With Clara Oswald presumed dead (don’t count your chickens, or ravens, and all that), and The Doctor captured and sold to a mysterious enemy, then teleported away, things are not looking good for the multi-part end of a “Doctor Who” season that has been almost all cliffhangers. With this episode, we may be looking at the biggest one yet. Meet me after the time and space jump for my thoughts on “Heaven Sent.”
Spoiling the Magic
As he steps out of the teleporter, The Doctor is full of vengeance, and monologuing crazily at an unseen enemy. Seemingly the enemy is stalking him, but it’s actually a nightmare of his from Gallifrey, a dead woman, the specter of death, you pick, we’ll call it The Veil, a proper Gallifreyan name. The Doctor is surrounded by an odd clockwork Rubik’s Cube-like castle (it feels a bit like Trenzalore, doesn’t it?), an elaborate trap with an eventual end at the hands of death spirit.
As much as I hate when showrunner and episode writer Steven Moffat does that over complicated trap crap when he doesn’t explain the logic, I hate it just as much when he over-explains. When we are let in on The Doctor’s thought process, especially this Doctor’s for whom surprise after the fact is almost trademark, it spoils the magic. But then again, spoiling “Doctor Who” is what Moffat does best, isn’t it?
Clara and the TARDIS
One of the spoils is that when The Doctor faces certain death, he mentally returns to the TARDIS to help himself out of the circumstance. For him, the TARDIS is a thought palace, a fortress of solitude if you will, if only he was alone. The problem here is that The Doctor, as well as Moffat and the show, is still obsessed with Clara.
The monologue at the fourth wall that has also become a trademark of the Peter Capaldi Doctor has hit a tolerance point when we know he’s talking to Clara, and it gets a bit worse when he knows he’s talking to Clara. When she starts answering him via chalkboard and then out loud, it’s really bad. Come on, weren’t we done with her last episode? How about a new companion? Or better yet, an old one?
In the midst of The Doctor’s journey through this nightmare trap, he postulates on the origins of the specter stalking him. I had theorized while watching that the skulls at the bottom of the sea might be those lost in the Time War. Apparently The Doctor is still mourning since his outburst in “The Zygon Inversion.” In his ever-annoying monologue, he matches his pursuer, The Veil, to a Gallifreyan legend from before the Time War – The Hybrid.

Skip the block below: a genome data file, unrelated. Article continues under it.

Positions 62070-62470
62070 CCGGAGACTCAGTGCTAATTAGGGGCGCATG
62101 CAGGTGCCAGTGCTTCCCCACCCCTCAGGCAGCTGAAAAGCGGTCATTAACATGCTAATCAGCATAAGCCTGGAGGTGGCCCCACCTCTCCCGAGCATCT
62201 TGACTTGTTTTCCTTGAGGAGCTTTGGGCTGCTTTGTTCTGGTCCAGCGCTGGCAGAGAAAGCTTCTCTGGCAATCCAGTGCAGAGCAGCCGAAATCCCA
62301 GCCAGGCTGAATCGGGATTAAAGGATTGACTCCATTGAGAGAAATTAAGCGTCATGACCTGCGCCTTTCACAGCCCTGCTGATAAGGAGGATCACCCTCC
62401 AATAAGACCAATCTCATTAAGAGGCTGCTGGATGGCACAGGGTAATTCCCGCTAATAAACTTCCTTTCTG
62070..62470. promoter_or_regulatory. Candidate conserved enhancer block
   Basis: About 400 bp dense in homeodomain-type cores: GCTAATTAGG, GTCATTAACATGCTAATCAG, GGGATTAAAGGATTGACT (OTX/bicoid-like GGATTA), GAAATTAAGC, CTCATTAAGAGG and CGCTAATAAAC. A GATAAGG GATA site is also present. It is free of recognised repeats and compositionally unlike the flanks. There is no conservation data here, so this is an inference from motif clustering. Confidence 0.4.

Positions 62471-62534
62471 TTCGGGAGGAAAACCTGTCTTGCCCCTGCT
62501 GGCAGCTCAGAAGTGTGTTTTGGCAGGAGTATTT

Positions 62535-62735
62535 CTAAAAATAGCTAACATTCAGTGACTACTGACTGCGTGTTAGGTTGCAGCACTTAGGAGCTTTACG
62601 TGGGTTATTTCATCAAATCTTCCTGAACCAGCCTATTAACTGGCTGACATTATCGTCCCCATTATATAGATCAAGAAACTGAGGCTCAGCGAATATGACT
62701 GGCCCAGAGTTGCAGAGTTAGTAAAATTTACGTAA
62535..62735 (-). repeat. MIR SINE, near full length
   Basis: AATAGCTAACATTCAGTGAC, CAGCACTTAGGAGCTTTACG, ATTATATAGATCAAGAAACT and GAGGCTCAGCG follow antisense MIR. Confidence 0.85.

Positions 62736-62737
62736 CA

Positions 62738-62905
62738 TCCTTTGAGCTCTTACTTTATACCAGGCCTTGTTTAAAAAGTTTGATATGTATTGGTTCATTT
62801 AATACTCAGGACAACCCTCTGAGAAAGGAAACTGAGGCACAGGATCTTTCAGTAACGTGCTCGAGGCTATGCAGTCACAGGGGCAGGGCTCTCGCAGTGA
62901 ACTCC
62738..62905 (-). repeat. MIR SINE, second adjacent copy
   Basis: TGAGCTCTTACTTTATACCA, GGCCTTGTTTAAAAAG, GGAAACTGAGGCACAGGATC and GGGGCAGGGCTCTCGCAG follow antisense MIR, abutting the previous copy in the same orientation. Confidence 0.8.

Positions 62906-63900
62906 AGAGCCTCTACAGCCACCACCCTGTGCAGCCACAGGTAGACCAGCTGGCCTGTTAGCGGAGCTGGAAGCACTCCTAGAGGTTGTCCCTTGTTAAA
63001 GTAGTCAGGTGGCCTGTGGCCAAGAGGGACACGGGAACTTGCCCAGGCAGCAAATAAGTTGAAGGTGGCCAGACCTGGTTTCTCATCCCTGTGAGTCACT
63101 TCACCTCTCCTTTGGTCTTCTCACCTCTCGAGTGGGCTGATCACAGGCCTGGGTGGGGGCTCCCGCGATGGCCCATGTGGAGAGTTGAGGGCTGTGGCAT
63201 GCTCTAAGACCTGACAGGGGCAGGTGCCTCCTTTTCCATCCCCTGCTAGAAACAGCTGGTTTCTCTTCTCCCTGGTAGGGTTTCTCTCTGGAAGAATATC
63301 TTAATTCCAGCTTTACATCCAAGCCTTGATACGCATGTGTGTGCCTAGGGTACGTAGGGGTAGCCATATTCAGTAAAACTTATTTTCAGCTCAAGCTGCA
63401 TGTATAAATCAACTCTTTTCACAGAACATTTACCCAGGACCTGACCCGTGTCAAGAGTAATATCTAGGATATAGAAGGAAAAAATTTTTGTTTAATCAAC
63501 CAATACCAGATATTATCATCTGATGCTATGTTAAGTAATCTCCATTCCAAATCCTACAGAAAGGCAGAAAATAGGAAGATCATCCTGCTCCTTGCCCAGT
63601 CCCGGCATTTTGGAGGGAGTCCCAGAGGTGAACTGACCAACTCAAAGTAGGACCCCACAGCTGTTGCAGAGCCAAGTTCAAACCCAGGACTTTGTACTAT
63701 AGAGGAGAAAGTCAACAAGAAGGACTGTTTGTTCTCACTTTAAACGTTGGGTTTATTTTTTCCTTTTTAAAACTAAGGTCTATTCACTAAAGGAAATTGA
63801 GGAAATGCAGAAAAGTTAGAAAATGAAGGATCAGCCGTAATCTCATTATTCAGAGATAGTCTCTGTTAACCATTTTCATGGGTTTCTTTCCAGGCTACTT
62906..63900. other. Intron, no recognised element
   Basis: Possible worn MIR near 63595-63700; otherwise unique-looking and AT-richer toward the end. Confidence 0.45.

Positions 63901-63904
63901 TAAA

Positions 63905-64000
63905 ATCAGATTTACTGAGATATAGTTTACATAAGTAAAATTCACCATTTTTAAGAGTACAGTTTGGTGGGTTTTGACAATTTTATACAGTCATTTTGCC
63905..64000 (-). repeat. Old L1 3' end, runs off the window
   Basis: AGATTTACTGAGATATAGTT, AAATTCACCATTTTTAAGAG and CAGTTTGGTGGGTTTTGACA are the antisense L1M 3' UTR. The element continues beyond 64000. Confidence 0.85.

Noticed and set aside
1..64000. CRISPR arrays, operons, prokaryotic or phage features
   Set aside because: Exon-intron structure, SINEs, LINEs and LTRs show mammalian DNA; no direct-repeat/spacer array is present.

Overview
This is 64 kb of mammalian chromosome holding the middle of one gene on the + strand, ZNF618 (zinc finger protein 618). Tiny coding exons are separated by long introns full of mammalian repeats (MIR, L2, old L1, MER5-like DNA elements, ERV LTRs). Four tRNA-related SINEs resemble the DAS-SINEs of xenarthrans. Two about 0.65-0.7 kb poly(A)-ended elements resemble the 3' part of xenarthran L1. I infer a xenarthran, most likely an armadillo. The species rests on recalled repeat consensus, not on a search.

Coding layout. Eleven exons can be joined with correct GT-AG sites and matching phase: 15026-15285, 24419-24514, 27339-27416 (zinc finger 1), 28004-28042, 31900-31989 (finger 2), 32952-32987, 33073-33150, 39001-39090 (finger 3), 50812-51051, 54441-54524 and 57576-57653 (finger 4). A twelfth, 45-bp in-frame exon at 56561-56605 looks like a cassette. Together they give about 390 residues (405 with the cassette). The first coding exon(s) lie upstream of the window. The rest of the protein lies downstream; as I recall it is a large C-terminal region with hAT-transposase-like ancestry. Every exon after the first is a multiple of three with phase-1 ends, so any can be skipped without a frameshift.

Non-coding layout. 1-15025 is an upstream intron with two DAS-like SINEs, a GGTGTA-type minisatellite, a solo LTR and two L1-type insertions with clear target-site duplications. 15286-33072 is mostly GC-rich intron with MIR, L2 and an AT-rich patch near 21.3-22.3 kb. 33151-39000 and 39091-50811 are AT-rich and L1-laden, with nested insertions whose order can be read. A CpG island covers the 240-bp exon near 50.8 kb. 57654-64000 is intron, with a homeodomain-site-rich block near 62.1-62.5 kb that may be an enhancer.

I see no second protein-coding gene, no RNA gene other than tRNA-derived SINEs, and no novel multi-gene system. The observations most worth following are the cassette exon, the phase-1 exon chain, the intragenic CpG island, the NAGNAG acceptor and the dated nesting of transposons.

From the first I’d heard of this legend, I marked as a ridiculous concept immediately. According to The Doctor, The Hybrid was a creature who was half-Time Lord and half-Dalek. Okay, all together now, ewwww… Now that is over with, consider the union of Time Lord and Dalek, and I hope you haven’t just eaten. The legend questions whose side in Time War The Hybrid would take. And no, I haven’t forgotten that Davros hinted at this in “The Witch’s Familiar,” but that doesn’t mean it’s not a dumb idea.
With all the clockwork machinery, I half-expected the Half-Face Man from “Deep Breath” at first, then we kept getting told the specter was a ‘bird,’ which I still didn’t get. The title, and the Gallifreyan references, also seem to indicate Missy/The Master as well. She was canoodling with the Supreme Dalek when last we saw her, if that doesn’t spell mysterious enemy of a season finale, I don’t know what does.
Wait, you don’t suppose Missy and the Supreme Dalek… ahem… no, let’s not go there. The confession dial is the trap, which I guess some of us should have guessed as it kept demanding the truth – or confessions. As it turned out, the castle was in the dial, and when he worked it all out, he found himself teleported, finally, to Gallifrey. And for those new schoolers who think the Time Lords are friends, you might want to think again…
Once The Doctor has his bearings, and has sent a child to the city to herald his return to Gallifrey, he again ponders aloud the legend of The Hybrid destined to destroy the Time Lords. It’s not about a half-Dalek half-Time Lord but about himself. Riiight. For a moment there I thought Moffat was going to pull that old half-human nugget from the Fox TV movie out of his ass… and maybe he still will…
If I’m telling the truth, and despite the annoying parts of his monologue, this episode is a tour de force by the lone Peter Capaldi. He’s brilliant, as is director Rachel Talalay, and yes, not counting the usual shenanigans and Moffatisms of the script, even Moffat is deserving of props on this one.
Next: Hell Bent!